Among celebrated musicians who took great interest in pianoforte-playing were Felix Mendelssohn Bartholdy (1809–1847) and Robert Schumann (1810–1856). Mendelssohn was an expert and fluent performer, but it was not so much the brilliancy of his playing that was admired, as his intelligent, genial, and thoroughly musician-like reading. Mendelssohn's charming 'Songs without Words' also afforded a welcome relief to the turbulence and passion which raged on the keyboard. It cannot however be said that his Fantasias, Sonatas, Concertos, or Caprices present any particular novelty with regard to technical execution; with the exception of the Capriccio in F♯ minor (op. 5), his pieces are not very difficult, they are each and all practically written, sound uniformly well, and afford, without exception, capital material for study.
No composer has taken a deeper interest in pianoforte music and playing than Robert Schumann. His numerous remarks upon the works and performances of celebrated pianists, his suggestions as to the practice of certain figures, his desire to increase the sustaining power of the instrument, are all expressed in a lucid manner, and are thoroughly to the point. But above all, his own magnificent, original, and highly poetic pieces form an epoch in the pianoforte literature, and open a new era for pianoforte-playing. Schumann's four volumes of piano pieces contain indeed the noblest task for the student: many a new figure, many an original and ingenious combination, or valuable suggestion, will be detected by the attentive and thoughtful student. When Schumann's pieces are played in the proper manner, the instrument appears in its noblest and finest form, and in novelty and decided beauty and ingenuity of effect, his pieces are unrivalled.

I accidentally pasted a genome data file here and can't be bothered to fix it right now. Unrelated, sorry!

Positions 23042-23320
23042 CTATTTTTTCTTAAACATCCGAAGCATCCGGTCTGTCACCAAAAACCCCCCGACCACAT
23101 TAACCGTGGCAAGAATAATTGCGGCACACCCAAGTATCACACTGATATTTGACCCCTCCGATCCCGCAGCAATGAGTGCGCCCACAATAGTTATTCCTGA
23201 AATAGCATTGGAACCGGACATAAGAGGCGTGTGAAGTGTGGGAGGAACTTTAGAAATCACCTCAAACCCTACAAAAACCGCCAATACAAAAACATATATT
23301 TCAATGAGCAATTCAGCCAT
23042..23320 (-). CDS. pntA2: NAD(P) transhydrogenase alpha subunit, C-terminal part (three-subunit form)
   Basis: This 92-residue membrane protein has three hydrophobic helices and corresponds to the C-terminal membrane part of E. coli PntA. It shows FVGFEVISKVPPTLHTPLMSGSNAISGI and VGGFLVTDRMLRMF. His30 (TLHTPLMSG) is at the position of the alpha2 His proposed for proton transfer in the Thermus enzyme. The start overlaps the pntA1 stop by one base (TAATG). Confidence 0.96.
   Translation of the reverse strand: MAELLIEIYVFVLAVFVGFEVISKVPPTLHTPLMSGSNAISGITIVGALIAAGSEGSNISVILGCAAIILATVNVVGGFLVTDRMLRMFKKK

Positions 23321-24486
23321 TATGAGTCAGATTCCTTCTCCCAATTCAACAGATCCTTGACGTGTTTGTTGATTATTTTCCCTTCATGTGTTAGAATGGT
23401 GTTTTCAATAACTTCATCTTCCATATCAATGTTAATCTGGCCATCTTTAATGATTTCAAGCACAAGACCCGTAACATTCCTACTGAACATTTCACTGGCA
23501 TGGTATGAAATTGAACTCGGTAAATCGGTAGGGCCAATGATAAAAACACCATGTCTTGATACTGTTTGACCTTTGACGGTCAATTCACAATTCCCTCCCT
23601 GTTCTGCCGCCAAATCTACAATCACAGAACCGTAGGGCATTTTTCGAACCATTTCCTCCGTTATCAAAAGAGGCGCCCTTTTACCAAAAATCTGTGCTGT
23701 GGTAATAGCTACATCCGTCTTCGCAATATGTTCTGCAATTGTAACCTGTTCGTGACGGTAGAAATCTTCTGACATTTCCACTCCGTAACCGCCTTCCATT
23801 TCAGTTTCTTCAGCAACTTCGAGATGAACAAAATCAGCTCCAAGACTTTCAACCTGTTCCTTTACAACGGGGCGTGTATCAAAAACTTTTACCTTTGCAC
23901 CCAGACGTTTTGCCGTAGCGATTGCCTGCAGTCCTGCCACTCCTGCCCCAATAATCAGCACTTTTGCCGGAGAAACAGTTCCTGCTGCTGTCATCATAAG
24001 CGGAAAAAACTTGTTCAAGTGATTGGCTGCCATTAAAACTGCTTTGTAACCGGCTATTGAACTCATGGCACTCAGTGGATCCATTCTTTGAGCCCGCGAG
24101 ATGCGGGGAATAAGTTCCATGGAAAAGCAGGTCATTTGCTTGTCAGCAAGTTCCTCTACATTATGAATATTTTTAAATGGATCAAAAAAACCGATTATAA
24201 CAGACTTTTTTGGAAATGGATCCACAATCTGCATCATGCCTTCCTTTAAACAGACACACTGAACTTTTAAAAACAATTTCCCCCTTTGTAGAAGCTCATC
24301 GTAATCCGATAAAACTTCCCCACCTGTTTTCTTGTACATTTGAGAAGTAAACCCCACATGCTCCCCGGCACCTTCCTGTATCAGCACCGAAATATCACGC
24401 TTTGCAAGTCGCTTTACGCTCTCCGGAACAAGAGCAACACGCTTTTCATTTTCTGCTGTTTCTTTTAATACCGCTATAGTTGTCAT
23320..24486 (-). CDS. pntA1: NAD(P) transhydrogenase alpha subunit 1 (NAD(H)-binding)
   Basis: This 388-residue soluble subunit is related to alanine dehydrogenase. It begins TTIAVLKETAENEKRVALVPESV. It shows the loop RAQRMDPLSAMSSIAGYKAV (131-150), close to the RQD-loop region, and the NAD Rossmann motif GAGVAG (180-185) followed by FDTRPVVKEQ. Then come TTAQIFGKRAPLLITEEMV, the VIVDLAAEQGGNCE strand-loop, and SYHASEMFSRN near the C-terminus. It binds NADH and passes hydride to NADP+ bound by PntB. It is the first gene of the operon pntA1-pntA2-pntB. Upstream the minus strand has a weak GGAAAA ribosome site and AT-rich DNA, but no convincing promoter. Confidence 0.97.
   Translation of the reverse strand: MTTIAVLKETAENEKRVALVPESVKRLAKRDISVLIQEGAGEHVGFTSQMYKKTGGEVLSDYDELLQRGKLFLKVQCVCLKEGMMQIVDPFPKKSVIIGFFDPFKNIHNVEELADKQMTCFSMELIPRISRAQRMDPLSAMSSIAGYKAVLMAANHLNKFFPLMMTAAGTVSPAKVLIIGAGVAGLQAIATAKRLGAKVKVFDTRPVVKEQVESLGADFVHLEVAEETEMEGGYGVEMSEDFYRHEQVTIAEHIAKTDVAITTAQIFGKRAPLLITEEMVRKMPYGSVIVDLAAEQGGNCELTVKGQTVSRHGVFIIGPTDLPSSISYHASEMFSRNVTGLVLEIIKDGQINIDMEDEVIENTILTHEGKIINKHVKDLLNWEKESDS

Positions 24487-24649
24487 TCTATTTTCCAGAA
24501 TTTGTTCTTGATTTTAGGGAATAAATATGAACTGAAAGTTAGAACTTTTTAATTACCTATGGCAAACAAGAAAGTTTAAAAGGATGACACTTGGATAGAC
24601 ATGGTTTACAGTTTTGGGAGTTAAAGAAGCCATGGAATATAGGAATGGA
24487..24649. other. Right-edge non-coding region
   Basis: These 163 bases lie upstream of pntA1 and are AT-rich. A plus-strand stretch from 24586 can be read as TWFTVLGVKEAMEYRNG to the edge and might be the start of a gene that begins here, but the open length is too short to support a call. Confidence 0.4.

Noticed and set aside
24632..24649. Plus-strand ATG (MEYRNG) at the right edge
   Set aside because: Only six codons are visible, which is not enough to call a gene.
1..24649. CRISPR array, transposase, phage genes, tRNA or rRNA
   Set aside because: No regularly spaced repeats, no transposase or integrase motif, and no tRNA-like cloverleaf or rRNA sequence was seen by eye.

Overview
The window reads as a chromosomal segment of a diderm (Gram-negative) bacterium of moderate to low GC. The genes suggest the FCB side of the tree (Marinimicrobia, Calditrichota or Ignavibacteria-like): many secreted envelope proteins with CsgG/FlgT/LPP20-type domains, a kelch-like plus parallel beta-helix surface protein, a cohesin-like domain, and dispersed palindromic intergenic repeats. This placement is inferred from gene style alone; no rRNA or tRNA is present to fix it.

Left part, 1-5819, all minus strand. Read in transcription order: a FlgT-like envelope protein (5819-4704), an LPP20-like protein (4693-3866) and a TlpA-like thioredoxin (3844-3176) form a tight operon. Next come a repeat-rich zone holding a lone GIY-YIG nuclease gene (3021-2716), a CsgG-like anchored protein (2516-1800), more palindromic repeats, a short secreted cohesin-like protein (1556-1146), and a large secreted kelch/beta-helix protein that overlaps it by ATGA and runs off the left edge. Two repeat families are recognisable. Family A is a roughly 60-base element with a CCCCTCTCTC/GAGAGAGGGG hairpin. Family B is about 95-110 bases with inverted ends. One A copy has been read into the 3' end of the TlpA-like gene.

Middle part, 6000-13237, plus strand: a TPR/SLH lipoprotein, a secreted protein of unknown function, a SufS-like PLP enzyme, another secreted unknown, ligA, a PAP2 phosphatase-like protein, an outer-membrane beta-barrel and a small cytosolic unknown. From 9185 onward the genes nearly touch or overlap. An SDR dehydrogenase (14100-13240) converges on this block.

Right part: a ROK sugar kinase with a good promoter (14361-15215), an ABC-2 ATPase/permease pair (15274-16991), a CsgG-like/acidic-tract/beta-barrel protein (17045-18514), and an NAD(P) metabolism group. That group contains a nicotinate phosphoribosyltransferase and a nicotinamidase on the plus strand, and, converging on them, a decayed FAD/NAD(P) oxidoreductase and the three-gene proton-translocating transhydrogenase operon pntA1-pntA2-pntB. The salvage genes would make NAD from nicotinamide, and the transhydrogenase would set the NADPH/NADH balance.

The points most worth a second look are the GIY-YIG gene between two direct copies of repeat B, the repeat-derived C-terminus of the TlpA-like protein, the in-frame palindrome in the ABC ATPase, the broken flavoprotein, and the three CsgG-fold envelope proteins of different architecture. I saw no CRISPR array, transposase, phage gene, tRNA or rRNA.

Frederic François Chopin (1809–1849) was one of the most perfect pianists; his 'technique' was admirable, his touch supple, mellow, rich, full, sweet, and ethereal; his execution clear and uniformly correct; his expression noble, romantic, tender, and delicate. If in his Nocturnes he carries out the suggestions of John Field, and in other pieces recalls the romantic spirit and feeling of Carl Maria von Weber, in his later works he relies on his own peculiarly strong Polish individuality. In his Etudes, op. 10 and op. 25, in his Concertos and Fantasias, Impromptus and Preludes, Polonaises and Mazurkas, Valses and Ballades, in each and all, plenty of new material is to be found. There is a great affinity between Chopin and Schumann in point of poetical and romantic feeling; but Chopin's music is more like elegiac poetry, whilst Schumann's poetical feeling rests on an intellectual background, and has therefore a stronger substance. Each, however, completes the other, and each has rendered invaluable service to the art of pianoforte-playing in its best style. Adolph Henselt (1814–), for eight months a pupil of Hummel, owes the greater part of his excellent playing to a lady, Madame de Fladt. His playing is truly magnificent—a consummate mastery over the most intricate technical difficulties, combined with a noble and manly expression, producing a singularly rich and euphonious effect without the slightest effort, and without any risk of injury to the instrument, or of straining its limits of endurance. In one respect Henselt might be called a younger, stronger, brother of J. B. Cramer; he possesses the same plastic roundness, euphony, and mellowness of playing as did the celebrated composer of the excellent Studies. The style of performance of William (afterwards Sir W.) Sterndale Bennett (1816–1875), was full of grace and tenderness; a sweet and charming clear touch, a modest and quiet demeanour at the instrument, produced on the listener a highly pleasing and satisfactory impression—indeed his performance was that of a refined, thoughtful musician; at the same time it must be owned that his playing lacked energy, force, and enthusiasm. Wilhelm Taubert (1811–), a pupil of Ludwig Berger, possesses the best qualities of an eminent pianist; a crisp, clear, yet elastic touch, uniform correctness, refined phrasing, each and all contribute to create on the public a rare and satisfactory impression. Ferdinand Hiller (1811– [App. p.748 "date of death 1885"]), a pupil of Hummel, understood how to profit by the best that his contemporaries offered, and is justly admired for the fluency, fine rhythmical accentuation, and peculiarly clear phrasing of his performance. Stephen Heller (1815–), although seldom appearing in public, has shown in his beautiful Studies, and in many of his other poetical and agreeable pieces, that he is intimately acquainted with all the resources of the instrument. Alexander Dreyschock (1818–1869), a pupil of Wenzel Tomaschek (1774–1850), had, by untiring industry, obtained such wonderful facility and force in his left hand, as to be nicknamed the pianist with the two right hands. Theodor Kullak (1818– [App. p.748 "date of death 1882"]), a pupil of Agthe (1790) and Carl Czerny (1791–1857), most valued as teacher (among his pupils are Charles Wehle, Xaver Scharwenka, Erika Lie, Helene Magnus, Grünfeld, Alma Holländer (Haas), Heinr. Hofmann), is also one of the most excellent, thoughtful, and poetical of performers; in playing tender passages and pianissimo he had in his best time (1842–1852) no rival. Rudolph Willmers (1821–1878) was a pupil of Hummel; his specialities were the shake and the staccato, and in those departments of playing he produced extraordinary effects. We have to mention also the celebrated Antoine Rubinstein (1829–), a pupil of Villoing of Moscow. Rubinstein is a performer of Titanic force, yet capable of producing the softest, most ethereal tones; he is besides the interpreter of all imaginable styles and schools. The late Carl Tausig (1841–1871), a pupil of Liszt, possessed the most patiently, trained and most carefully refined technical execution, and had in certain branches of pianoforte-playing no rival. If at times wanting in enthusiasm and warmth of feeling, the perfection of his technical execution was, on the other hand, sufficient to afford his audience the greatest pleasure and satisfaction. Hans von Bülow (1830–) has given many proofs of a prodigious memory, which is however not always faithful to the original text of the composer, and for this reason has not the same value for the earnest musician which the general public seems to attach to it. His undertaking to play the five most advanced and most difficult Sonatas of Beethoven at one sitting, though in itself a prodigious feat, seems one of those exaggerations of the present time, which are also to be found amongst less interesting and noble occupations than pianoforte-playing. Beethoven himself would have been the first to deprecate such undertakings, as at once exhausting for the performer and wearisome for the listener. With regard to intelligence, knowledge, memory and technical execution, Bülow stands deservedly very high, and the programmes of his recitals embrace the masters of all schools and styles. Johannes Brahms's (1833–) style of playing differs greatly from that of Liszt and his disciples. His piano works are founded on the polyphonic system of Sebastian Bach, strongly influenced by Robert Schumann; his style is exceedingly intricate, and presents many difficulties for the executant—difficulties which are hardly in proportion with the actual effect they produce; and his pieces demand for a clear execution a muscular force and a sustaining power, which few players possess; at the same time their earnestness, solid substance, and intellectual, logical development, are matters of deep interest for the true musician.